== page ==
Leak solved. OK you will still get some oil creep along the shafts.

Most machines I've used just use way oil in the apron.
I believe its has high pressure additives and additives to help it cling to a surface so it should cling to the gears and it has a good
viscosity for slower turning gearing which is under high pressure.
Thanks, Jim.
When I first got this lathe, I went through the process you've suggested. I took the apron off, cleaned it, and added way oil so that I could visibly see it operate on my workbench. I understand what you mean about lower gears carrying oil to the upper gears and shafts. That's exactly how the apron functions. However, I have seen several posts here and in other blogs that talk about a 'site glass' on the apron. Since mine doesn't have one, I wanted to make sure the machine wasn't leaking down below a tolerable level. Everything seemed to work fine, but I didn't have a warm-fuzzy. I guess Yogi Berra's advice is best: If it ain't broke, don't break it.

I agree with you about using way oil instead of 30wt. I measured the amount of oil I took out before my modification, so I'll replace that same amount this morning.

Thanks again for your informative response.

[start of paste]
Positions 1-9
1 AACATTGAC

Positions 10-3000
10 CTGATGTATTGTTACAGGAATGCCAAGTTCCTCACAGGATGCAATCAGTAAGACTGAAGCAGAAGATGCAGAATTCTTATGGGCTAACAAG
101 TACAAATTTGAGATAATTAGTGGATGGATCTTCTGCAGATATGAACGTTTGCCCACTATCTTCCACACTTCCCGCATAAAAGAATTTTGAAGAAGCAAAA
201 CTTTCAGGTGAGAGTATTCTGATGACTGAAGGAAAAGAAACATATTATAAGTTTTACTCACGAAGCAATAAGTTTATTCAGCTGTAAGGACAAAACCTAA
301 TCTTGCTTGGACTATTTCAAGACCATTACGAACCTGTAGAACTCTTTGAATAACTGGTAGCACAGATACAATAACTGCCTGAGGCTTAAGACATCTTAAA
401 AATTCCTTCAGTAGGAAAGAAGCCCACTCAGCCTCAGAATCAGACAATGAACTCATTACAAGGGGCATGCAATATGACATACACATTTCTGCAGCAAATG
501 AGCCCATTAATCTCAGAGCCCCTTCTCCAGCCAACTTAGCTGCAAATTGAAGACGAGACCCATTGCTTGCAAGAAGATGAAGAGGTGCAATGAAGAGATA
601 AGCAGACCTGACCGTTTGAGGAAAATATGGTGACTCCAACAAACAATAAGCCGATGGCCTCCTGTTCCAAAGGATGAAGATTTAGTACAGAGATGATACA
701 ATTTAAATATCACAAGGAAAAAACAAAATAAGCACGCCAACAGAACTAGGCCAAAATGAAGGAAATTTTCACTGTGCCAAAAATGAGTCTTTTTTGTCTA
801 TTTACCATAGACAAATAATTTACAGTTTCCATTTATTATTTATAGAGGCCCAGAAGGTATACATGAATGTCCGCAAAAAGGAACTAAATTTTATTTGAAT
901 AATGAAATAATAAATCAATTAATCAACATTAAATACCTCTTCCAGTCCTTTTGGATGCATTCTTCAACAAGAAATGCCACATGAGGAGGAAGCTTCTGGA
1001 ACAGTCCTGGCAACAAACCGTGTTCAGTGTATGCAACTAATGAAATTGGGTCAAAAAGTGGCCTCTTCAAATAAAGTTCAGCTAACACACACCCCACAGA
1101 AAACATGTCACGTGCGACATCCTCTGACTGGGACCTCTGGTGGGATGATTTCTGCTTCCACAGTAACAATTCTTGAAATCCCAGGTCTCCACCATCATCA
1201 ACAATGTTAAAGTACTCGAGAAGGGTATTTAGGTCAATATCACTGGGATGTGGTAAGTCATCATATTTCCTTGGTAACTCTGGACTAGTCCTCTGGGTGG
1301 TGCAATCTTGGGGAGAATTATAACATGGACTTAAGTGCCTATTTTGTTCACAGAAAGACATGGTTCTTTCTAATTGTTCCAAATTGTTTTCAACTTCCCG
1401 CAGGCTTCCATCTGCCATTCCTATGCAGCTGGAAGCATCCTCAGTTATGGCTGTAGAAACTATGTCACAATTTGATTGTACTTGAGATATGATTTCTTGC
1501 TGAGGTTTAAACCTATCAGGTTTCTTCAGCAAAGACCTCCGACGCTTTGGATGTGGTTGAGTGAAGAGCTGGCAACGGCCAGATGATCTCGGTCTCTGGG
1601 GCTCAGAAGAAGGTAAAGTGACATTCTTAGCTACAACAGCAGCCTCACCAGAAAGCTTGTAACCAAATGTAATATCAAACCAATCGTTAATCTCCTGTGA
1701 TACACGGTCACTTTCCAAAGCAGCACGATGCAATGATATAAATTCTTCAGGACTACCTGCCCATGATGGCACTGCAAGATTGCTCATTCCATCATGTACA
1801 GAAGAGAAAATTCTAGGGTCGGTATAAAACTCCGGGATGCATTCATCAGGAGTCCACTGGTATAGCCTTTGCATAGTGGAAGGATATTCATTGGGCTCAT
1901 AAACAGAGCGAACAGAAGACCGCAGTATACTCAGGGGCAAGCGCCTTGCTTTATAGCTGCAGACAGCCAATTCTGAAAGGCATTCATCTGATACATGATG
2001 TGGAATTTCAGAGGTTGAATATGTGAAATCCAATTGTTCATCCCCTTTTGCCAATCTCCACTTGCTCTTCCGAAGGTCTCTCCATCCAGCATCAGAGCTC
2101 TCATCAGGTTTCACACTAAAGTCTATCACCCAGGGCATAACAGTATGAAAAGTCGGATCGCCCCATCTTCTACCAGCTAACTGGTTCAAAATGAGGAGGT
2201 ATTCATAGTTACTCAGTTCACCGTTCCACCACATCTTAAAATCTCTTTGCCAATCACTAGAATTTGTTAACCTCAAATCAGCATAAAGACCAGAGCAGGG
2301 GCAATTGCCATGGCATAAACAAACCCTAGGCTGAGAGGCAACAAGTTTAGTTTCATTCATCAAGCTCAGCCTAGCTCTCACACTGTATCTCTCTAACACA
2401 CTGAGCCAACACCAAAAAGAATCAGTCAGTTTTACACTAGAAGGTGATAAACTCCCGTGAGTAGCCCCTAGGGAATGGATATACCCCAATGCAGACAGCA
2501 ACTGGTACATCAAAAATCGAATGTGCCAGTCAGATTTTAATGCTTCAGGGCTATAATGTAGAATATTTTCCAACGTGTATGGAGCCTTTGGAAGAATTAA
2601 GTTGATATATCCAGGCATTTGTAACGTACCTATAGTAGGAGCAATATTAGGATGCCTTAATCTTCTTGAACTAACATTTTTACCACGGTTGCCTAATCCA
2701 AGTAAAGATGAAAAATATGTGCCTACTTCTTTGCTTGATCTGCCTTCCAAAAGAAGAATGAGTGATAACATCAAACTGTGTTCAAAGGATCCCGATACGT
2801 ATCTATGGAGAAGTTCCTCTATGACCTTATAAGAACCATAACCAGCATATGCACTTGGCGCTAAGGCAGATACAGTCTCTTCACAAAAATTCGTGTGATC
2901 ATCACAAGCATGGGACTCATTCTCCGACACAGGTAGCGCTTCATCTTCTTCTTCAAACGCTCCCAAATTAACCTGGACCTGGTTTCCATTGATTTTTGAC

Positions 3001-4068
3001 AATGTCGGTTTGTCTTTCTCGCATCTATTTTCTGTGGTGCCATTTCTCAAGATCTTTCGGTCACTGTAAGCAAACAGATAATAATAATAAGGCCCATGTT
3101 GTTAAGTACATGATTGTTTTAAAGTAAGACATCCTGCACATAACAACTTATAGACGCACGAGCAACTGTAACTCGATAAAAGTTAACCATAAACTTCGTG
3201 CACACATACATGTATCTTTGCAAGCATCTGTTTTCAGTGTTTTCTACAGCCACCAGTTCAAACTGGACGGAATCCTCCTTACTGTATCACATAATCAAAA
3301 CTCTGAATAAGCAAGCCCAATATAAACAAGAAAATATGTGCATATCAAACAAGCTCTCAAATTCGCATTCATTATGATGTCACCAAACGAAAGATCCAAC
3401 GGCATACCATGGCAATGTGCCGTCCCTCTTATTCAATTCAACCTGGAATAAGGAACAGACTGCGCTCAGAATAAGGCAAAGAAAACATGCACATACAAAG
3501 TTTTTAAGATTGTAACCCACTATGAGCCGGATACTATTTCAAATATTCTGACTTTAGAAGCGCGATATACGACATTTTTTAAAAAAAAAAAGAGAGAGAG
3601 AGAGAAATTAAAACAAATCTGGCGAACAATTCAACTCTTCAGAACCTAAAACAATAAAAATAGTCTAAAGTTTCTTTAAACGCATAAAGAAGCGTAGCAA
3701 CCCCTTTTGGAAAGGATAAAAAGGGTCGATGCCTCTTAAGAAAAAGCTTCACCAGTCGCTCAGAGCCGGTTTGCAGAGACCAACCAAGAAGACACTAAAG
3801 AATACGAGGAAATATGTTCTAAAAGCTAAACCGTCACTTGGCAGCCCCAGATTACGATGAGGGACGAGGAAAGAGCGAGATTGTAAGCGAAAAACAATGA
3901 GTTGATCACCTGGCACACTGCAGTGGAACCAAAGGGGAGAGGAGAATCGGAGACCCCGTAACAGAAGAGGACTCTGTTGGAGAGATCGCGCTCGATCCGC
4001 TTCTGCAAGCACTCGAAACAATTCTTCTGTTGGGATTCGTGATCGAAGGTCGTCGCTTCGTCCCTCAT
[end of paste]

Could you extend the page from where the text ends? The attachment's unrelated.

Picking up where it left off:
Regards,
Terry
 

DAT510

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#5
Hi Terry,

The manual for the Grizzly Model of the Jet 1024/1236 lathe has some good lubrication info about the apron. Page 49

http://hobby-machinist.com/resources/grizzly-12x37-lathe-g9249-same-lathe-as-jet-1024-1236.3135/

Excerp below:
---------------
Apron Gearbox

Lubricant

iso 68 sAE 20W Bearing and gear lubricant

remove the oil plug on top of the apron shown in figure 84, add lubricant, then replace the oil plug. the apron gearbox reservoir holds approximately 3/4 of a pint of lubricant. Excess lubricant will leak from the front of the apron.

---------------
 

tjb

Terry
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#6
Hi Terry,

The manual for the Grizzly Model of the Jet 1024/1236 lathe has some good lubrication info about the apron. Page 49

http://hobby-machinist.com/resources/grizzly-12x37-lathe-g9249-same-lathe-as-jet-1024-1236.3135/

Excerp below:
---------------
Apron Gearbox

Lubricant

iso 68 sAE 20W Bearing and gear lubricant

remove the oil plug on top of the apron shown in figure 84, add lubricant, then replace the oil plug. the apron gearbox reservoir holds approximately 3/4 of a pint of lubricant. Excess lubricant will leak from the front of the apron.

---------------
Thanks for the information and link to the Grizzly manual. Without knowing better, 3/4 pint sounds low and doesn't pass a smell test. I'm sure I put more than that in the apron, so that explains why it was leaking. Thanks again for the response.

Regards,
Terry
 

woodchucker

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#7
I would not use way oil . Use the recommended 30wt non deteregent. It's readily avail at an auto parts and will do what the manufacturer required. if the gasket does not work, figure out if the shaft is worn, or the bore. I would think the bore.
It may be possible to re-sleave it with a new bearing surface. if not and it is the shaft, consider cutting a recess for an o ring
 

tjb

Terry
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#8